Indian former batsman KC Ibrahim played four Test matches for India against the West Indies in 1948–49. He died at his home in Karachi on November 12, 2007. He was 88, and at the time of his death, he was India’s oldest living Test player. Khan Muhammad Cassumbhoy KC Ibrahim made his Test debut in the first match of the 1948–49 series at home against the West Indies. KC Ibrahim had heaps of runs in the earlier summer, making him into the India side. He was an automatic choice for the Indian batting lineup.
When he opened the innings with Vinoo Mankad, he brilliantly scored 85 and 44. But unfortunately, in the next six innings, he just made 40 runs, and KC had retired by the time England toured in 1951–52. Ibrahim’s Bombay teammate, Madhav Mantri, said he was a rock-hard player and one who believed in staying at the wicket for as long as possible. Under his leadership, Bombay’s side won the Ranji Trophy in 1947–48, and Mantri described his leadership qualities as “a fine captain, someone who believed in backing his players and staying in the middle as long as possible.
KC Ibrahim was a prolific top-order batsman who sometimes opened the innings. KC made his first-class debut in 1938–39 and onwards scored heavily in domestic cricket. He started that season by cracking a double hundred of 230 not out and ended with a sparkling hundred of 117 runs in Bombay’s innings win in the Ranji Trophy final. He reached his career peak in 1947–48, when he scored 1,171 runs with a healthy average of 167.29, including four hundred. That was a rare record at that time, which eventually won him the Indian Cricketer of the Year award for the season.
KC started the season with scores of 218*, 36*, 234*, 77*, and 144, for a total of 709 runs without being dismissed. In the last three innings of the earlier season, his form was very poor, and he had scored just 2, 2, and 4. In 1950, he decided, for some obvious reasons, to move to Karachi, and that marked the end of his first-class cricket career. He was in poor health for the last few years of his life.
In 2006, during India’s tour to Pakistan, a couple of journalists went to visit him. One of them, Jasvinder Sidhu, from the Hindi daily, remembers: We met him at his home, but he rejected any photograph due to some of his health issues. He said I don’t want my friends in Bombay and Delhi to see my current state. Tell them I’m fine in the best of my health.
Overall, he played 60 first-class matches and scored 4,716 runs at 61.24, including 14 hundred, 22 fifties, 4 wickets, and 15 catches. These stats clearly show his class and mastered technique to stay on the wicket. I needn’t say he was a giant of Indian cricket but could not touch the peak he deserved.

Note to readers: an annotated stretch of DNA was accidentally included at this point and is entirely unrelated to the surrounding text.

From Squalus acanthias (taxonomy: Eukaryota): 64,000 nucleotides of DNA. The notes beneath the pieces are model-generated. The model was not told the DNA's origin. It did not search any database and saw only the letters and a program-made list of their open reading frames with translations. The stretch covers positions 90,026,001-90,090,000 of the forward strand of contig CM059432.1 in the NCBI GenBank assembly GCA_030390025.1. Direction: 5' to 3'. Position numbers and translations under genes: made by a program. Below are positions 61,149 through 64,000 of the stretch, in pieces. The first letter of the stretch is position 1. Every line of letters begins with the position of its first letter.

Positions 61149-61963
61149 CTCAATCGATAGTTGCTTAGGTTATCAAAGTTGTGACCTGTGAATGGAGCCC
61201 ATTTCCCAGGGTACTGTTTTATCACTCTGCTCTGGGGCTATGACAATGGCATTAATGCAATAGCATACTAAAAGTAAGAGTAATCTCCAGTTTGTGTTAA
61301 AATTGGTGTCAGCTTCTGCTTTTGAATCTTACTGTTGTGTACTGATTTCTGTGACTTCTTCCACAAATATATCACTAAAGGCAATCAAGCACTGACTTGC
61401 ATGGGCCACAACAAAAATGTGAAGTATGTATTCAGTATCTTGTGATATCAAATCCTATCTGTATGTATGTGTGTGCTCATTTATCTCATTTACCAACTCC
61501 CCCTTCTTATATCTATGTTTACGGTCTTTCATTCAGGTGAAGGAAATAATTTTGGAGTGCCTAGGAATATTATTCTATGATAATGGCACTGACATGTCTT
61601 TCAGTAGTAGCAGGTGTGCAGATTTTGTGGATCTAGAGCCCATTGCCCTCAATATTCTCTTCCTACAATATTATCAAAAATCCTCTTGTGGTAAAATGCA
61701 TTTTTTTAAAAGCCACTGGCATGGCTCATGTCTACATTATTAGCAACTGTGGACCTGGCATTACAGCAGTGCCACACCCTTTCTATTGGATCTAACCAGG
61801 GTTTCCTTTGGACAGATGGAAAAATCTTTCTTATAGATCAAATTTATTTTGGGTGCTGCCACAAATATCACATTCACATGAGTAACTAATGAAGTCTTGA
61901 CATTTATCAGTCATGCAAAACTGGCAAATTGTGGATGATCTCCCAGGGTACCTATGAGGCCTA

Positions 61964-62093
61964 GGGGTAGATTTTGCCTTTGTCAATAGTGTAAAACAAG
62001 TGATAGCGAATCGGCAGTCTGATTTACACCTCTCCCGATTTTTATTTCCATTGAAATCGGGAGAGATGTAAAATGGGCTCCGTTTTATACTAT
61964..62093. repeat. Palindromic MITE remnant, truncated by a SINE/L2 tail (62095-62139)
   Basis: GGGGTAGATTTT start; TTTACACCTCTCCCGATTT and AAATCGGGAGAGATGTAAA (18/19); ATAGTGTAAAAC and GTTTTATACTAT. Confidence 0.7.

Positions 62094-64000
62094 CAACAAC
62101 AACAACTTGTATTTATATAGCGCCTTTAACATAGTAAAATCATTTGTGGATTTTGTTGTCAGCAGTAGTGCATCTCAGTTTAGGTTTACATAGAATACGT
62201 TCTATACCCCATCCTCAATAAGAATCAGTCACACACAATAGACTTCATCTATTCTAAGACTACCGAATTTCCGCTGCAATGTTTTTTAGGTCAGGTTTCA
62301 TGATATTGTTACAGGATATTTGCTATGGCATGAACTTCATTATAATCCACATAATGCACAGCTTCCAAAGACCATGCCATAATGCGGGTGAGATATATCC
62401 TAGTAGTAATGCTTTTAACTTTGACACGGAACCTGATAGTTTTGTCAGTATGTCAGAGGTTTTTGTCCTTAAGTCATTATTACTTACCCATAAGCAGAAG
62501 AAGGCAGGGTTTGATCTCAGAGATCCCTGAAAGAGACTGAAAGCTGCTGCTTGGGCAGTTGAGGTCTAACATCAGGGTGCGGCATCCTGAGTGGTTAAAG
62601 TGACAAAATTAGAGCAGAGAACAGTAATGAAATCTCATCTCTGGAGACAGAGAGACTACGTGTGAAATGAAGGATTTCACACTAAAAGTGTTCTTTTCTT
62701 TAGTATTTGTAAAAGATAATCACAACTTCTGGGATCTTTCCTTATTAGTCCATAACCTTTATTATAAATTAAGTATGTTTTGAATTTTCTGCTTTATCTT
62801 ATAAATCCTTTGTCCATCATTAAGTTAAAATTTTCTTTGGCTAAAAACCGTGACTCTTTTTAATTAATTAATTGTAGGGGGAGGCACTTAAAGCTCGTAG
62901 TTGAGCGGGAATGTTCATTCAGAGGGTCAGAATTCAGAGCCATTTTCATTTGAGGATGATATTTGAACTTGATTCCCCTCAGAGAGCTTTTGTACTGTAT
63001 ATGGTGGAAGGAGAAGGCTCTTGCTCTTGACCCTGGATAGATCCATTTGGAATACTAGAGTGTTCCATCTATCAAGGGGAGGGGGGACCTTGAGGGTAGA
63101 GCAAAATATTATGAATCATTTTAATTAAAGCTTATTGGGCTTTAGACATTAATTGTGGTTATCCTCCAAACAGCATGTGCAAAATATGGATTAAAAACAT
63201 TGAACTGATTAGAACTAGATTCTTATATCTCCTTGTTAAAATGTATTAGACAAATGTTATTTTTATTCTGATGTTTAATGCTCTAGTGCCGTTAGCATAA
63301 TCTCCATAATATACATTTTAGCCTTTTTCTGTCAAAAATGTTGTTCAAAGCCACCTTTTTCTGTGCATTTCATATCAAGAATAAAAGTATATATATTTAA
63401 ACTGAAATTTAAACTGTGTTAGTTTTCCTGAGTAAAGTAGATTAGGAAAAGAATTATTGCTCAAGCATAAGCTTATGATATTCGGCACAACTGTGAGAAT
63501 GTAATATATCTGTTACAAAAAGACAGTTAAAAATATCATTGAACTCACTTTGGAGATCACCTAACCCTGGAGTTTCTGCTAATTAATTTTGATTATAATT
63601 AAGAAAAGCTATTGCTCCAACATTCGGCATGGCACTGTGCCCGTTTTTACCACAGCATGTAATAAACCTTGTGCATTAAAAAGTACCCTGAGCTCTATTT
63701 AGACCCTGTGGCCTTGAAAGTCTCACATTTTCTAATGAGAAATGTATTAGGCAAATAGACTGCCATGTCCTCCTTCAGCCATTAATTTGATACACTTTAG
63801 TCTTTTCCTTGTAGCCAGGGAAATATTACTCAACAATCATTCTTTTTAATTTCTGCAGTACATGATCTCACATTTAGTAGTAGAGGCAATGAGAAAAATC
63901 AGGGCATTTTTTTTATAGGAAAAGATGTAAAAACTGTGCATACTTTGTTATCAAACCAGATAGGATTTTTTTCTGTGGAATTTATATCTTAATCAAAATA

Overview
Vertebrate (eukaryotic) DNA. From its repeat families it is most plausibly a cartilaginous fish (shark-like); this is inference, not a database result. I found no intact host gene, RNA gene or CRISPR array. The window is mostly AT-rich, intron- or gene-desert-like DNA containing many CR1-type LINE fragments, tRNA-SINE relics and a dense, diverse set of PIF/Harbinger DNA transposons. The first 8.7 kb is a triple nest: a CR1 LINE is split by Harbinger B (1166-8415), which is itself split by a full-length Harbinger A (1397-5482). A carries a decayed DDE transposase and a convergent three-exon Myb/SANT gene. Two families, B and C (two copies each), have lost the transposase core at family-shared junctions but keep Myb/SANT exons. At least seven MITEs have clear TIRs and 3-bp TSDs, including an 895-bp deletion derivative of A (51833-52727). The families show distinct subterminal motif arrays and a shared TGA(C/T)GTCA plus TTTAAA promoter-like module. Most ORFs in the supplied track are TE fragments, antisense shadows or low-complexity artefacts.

A batsman like KC then expects runs to come automatically. KC Ibrahim, the former Indian Test player, died aged 88 in Karachi. Madhav Mantri, India’s former Test wicketkeeper, was his teammate in Bombay, and he remembers his former captain’s phenomenal appetite for runs. KC Ibrahim, as he was known in Bombay circles, studied at St. Xavier’s College in Bombay. He was a very good student in college, and some professors felt he should have carried on in the academic line.
KC was a solid player who always hungered for runs and believed in staying at the wicket for as long as possible. He had a wide range of strokes (a fierce cut, drive, and glance) with solid defense. But he was known to be one who hung in the middle to grind out runs. We used to play a lot of cricket on the turning turf wickets, and then he handled beautifully some hard-sear and spin bowling.
KC was a prime star for the Muslims in the Bombay Pentangular games. Once, in 1944–45, he guided them to victory single-handedly (with a century) against the Hindus. They were chasing a stiff target of 298 on a difficult track, and his sparkling 137 runs were some of the finest innings I saw. He was an insightful strategist and made it a point, along with Vijay Merchant, to always educate us about the game.
At the end of a day’s play, he would urge us to sit on the field and analyze the day’s play. He started his career as a middle-order batsman, and he was proficiently converted into an opener later. Like Sunil Gavaskar and Virender Sehwag after him, he made the transition without any problem. He was a fine-shrewd captain, someone who believed in supporting his players. It was because of him that I got a long run in the side, at a time when wicketkeepers used to be changed after every game.
He was a clever strategist and made it a point, along with Vijay Merchant, to always educate us about the game. At the end of a day’s play, he would urge us to sit on the field and analyze the day’s play. KC Ibrahim captained Bombay to the 1948 Ranji title. In that year, the Ranji Trophy tournament was played in a knockout format, and under his leadership, he gave us the fresh spirit that we had to win every game to stay in it.
We had lost the previous year’s final to Holkar, so KC was under a lot of pressure to win this time. Under his leadership, he ensured we won everything convincingly and didn’t give any chance to the opposition. His magnificent 219 runs in the final were built in 10-and-a-half hours, a study in concentration and patience.
In 1950, KC Ibrahim decided to move to Pakistan for some reason, but his style of play was never forgotten. In the ‘1950s and ‘1960s, young boys used to be told, ‘Bat like KC Ibrahim and stay at the wicket, and the runs will certainly come’. He married a close relative of the founder of Pakistan, Muhammad Ali Jinnah, and settled in Karachi.